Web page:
عنوان مقاله [English]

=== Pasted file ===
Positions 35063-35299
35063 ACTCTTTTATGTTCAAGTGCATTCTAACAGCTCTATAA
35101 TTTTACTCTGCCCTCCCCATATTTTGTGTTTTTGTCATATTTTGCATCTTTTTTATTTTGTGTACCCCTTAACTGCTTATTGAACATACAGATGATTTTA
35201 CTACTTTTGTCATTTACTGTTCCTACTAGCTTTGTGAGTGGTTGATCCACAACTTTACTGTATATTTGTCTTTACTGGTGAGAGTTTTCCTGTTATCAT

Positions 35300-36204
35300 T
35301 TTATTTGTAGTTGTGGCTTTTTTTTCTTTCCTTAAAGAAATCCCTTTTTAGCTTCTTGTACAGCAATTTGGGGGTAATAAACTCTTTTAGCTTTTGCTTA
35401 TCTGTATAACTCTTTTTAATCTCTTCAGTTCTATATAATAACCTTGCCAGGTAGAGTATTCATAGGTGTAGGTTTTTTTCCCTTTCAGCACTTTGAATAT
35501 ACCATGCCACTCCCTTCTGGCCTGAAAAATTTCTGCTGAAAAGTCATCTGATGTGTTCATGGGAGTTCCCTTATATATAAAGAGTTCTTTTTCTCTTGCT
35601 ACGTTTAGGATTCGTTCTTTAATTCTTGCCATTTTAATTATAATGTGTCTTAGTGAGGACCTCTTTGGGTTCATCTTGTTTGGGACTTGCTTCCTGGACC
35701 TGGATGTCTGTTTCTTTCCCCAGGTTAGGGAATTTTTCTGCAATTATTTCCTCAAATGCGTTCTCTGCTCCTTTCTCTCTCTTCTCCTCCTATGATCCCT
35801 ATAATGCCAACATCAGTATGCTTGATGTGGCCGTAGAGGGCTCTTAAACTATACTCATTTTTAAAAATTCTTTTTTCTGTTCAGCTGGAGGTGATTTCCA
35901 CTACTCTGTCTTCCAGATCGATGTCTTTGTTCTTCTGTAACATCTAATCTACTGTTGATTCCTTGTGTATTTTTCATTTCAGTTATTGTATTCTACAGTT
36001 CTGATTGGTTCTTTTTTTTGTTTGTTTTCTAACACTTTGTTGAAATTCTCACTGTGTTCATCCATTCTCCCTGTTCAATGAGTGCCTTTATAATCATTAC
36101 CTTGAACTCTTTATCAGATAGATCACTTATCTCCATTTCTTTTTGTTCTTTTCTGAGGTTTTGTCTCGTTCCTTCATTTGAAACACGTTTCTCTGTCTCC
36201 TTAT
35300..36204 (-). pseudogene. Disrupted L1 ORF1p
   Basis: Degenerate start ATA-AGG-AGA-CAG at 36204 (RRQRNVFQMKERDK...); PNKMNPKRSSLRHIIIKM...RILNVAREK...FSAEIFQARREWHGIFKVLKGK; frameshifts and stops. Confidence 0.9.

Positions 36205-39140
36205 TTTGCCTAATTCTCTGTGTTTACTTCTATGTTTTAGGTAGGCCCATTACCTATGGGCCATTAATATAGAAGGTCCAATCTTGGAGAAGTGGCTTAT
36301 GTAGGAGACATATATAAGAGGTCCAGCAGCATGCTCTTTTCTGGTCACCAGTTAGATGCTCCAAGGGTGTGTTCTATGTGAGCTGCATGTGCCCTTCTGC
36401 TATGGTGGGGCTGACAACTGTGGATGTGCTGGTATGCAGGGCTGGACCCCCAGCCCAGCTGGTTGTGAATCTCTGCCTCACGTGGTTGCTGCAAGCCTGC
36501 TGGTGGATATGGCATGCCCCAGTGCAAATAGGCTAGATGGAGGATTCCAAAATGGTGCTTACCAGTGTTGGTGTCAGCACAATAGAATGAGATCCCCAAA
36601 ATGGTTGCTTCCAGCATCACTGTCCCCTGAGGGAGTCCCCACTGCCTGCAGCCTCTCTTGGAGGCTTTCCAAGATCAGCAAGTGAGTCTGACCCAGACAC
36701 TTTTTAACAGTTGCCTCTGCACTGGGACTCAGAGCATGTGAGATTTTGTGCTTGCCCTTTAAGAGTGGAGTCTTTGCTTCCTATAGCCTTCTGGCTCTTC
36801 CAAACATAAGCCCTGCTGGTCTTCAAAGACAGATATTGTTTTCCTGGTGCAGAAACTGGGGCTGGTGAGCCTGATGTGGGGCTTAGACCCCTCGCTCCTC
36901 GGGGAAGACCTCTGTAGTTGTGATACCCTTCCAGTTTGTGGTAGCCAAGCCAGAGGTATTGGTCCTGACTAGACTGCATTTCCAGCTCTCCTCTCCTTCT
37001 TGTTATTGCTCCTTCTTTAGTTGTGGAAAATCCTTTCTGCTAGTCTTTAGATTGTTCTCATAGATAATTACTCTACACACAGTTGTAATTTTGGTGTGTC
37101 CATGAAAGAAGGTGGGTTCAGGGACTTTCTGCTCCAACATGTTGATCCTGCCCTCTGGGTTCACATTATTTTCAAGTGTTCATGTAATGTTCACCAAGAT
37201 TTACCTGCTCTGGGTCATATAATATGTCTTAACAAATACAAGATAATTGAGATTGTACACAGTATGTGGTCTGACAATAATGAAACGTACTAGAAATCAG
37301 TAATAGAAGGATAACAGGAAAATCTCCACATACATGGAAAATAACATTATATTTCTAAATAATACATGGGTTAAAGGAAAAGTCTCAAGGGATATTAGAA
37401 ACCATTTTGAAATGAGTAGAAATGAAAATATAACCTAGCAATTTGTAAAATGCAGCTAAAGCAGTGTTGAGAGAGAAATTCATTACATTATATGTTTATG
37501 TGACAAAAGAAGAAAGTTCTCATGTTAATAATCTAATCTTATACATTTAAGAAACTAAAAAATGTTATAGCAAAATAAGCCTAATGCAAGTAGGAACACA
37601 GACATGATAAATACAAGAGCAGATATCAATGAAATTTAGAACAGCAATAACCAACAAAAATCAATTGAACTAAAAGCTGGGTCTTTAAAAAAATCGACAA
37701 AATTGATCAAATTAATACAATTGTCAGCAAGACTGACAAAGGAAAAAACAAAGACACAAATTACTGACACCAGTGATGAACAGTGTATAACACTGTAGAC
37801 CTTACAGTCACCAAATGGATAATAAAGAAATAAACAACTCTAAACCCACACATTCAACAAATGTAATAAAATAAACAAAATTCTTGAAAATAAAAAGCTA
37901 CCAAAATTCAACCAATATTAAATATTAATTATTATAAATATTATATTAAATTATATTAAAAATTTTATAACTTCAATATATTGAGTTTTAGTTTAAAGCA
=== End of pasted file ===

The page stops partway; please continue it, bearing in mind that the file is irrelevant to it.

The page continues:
I’lāl rules in Arabic morphology which refer to the pronunciation of mu’tal words (words that have a semivowel as one or two of their three-consonantal roots) linguistically constitute part of the morpho-phonology of Arabic. Traditional grammars refer to letters when expressing rules and as writing does not always reflect pronunciation, understanding and learning such rules becomes difficult. While correct stress placement is as important as the pronunciation of individual consonants and vowels in recitation, stress has also been neglected in traditional grammars as it is not represented in writing. In this study, we have looked at the I’lāl rules of Ajwaf verbs (verbs that have a semivowel as the second root consonant) linguistically in order to show the simplicity of the morpho-phonological processes involved and to show the main role that stress plays in the pronunciation of such verbs. By phonetically transcribing the examples of these rules and analyzing the observed stress patterns within the framework of Metrical Stress Theory (Hayes,1995), we have shown that the I’lāl rules of Ajwaf verbs refer to nothing more than deletion, compensatory lengthening, and lengthening due to stress and that concentrating on sounds rather than on letters prevents the many complexities of traditional grammars.